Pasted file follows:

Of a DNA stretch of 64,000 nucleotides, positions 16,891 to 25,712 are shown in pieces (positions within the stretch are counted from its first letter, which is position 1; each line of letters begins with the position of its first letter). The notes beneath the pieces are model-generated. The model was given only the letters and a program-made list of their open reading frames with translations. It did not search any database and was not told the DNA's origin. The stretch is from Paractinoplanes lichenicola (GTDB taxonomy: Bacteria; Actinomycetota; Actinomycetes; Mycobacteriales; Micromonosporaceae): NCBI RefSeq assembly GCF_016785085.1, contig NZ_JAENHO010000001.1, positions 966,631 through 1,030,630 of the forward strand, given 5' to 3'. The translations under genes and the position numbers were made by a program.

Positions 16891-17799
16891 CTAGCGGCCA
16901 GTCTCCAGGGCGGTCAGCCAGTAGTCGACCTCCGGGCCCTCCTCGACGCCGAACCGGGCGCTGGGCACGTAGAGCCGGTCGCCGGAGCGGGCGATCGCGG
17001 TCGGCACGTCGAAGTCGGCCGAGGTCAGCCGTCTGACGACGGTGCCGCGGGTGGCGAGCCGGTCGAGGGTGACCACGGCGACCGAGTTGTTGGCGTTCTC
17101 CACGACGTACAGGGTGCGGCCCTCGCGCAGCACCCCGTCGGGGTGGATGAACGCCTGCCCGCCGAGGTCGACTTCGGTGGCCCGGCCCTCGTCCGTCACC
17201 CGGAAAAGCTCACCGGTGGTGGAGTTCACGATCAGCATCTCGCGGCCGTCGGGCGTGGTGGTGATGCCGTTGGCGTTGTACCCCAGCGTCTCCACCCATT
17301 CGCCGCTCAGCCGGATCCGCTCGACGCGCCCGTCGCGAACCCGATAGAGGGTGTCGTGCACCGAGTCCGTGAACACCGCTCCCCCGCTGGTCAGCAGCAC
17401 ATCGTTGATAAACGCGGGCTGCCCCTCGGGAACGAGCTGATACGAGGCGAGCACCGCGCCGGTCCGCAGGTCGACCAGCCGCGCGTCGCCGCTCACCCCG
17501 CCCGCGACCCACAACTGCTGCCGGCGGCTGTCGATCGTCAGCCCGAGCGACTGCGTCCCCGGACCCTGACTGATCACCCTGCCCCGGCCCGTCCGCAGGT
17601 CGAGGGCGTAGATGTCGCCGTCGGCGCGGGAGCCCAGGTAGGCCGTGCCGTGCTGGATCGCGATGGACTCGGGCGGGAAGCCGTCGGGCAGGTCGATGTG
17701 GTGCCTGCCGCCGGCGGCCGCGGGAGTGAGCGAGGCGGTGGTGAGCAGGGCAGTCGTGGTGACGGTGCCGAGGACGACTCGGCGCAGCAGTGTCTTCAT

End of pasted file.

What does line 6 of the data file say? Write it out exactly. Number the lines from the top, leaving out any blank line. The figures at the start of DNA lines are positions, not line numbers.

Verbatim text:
17101 CACGACGTACAGGGTGCGGCCCTCGCGCAGCACCCCGTCGGGGTGGATGAACGCCTGCCCGCCGAGGTCGACTTCGGTGGCCCGGCCCTCGTCCGTCACC